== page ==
Table 1 – Results of housing survey in 1948
Dwellings with/without Numbers
Piped water 2
Without sinks 22
Without WC’s 38
Free from damp 11
Damp 24
Very damp 3
Without larder or pantry 16
With ceilings below 7 ft 6 inches 29
Without drainage 18

All required some work, ranging from minor repairs to four which were considered unfit for human habitation.

In these houses lived: 12 farm workers, 2 smallholders, 2 building workers, 2 garage workers, 1 clerical worker, 10 miscellaneous and 8 retired.

A general observation in the survey on houses in the Devizes Rural District was that many had been badly built at the turn of the century. This may also have applied to those houses which were erected in Etchilhampton in the 1880’s. The survey also comments:

“One of the main difficulties encountered in rural districts in securing the repair of houses by the pressure of the Housing Acts, is the extraordinary low rentals which obtain in a large proportion of habitations”.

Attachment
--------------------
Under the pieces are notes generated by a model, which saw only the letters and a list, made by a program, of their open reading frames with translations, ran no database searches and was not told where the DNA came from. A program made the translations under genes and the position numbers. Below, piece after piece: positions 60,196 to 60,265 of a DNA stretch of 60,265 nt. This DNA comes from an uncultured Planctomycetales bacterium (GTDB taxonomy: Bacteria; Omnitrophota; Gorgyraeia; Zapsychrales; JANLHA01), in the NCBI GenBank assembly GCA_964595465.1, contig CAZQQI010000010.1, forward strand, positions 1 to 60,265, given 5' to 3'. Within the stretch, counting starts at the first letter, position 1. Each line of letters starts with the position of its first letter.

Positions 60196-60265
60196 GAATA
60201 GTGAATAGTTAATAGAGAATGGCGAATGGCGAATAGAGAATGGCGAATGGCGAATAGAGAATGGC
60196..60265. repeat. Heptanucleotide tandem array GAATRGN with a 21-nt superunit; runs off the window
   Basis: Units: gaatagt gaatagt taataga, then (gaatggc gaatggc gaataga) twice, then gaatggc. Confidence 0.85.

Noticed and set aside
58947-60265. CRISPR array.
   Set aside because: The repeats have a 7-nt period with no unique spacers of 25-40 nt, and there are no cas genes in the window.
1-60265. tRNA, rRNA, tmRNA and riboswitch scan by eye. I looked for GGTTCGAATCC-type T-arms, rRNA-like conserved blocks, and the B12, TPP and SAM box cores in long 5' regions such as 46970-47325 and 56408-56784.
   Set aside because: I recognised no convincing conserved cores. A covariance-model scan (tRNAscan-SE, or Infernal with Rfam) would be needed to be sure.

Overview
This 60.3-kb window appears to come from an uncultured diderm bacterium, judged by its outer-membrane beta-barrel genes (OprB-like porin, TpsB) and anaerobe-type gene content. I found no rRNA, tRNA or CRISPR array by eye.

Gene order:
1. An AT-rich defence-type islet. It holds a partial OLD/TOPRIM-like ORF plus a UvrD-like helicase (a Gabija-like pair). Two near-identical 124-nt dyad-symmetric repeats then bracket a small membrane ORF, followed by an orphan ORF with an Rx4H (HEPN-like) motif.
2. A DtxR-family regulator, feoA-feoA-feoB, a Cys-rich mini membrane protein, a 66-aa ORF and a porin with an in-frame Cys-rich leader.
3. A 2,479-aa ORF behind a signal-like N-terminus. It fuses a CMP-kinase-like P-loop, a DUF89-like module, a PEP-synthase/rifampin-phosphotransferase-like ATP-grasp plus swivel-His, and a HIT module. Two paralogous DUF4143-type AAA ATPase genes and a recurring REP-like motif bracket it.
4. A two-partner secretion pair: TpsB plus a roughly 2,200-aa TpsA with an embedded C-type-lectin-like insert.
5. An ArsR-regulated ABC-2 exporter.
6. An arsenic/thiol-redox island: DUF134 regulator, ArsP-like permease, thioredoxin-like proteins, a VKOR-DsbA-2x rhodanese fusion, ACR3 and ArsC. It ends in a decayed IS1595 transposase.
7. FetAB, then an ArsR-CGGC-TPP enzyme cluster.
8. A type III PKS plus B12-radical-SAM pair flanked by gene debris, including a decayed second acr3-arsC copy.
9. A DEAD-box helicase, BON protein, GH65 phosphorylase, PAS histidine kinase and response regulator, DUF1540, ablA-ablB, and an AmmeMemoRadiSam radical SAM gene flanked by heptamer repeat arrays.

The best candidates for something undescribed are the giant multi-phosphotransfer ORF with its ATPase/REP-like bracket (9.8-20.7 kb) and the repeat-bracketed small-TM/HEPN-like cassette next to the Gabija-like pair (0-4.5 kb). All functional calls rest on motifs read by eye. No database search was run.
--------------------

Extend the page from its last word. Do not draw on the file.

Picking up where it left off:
In Etchilhampton 21 tenants paid up to 3/- a week, 5 paid 3/1 to 5/-, 3 paid 5/1 to 7/6 and 6 paid 7/7 to 10/-. Wages for men averaged about £5.00 a week at this time.

The Housing Act of 1949 required local authorities to give housing grants “where the dwelling so improved will provide such accommodation for a period of not less than thirty years from the completion of the work”. The grant was not to exceed half the cost and could be determined by the local authority. There was a contribution from central government towards the financing of these grants by local authorities. Help was also available for the first time to supply piped water and the building of a bathroom (see Table 2).

Table 2 – Devizes RDC set a scale for its contributions towards the cost of the various improvements:
A. Fixed bath of shower £25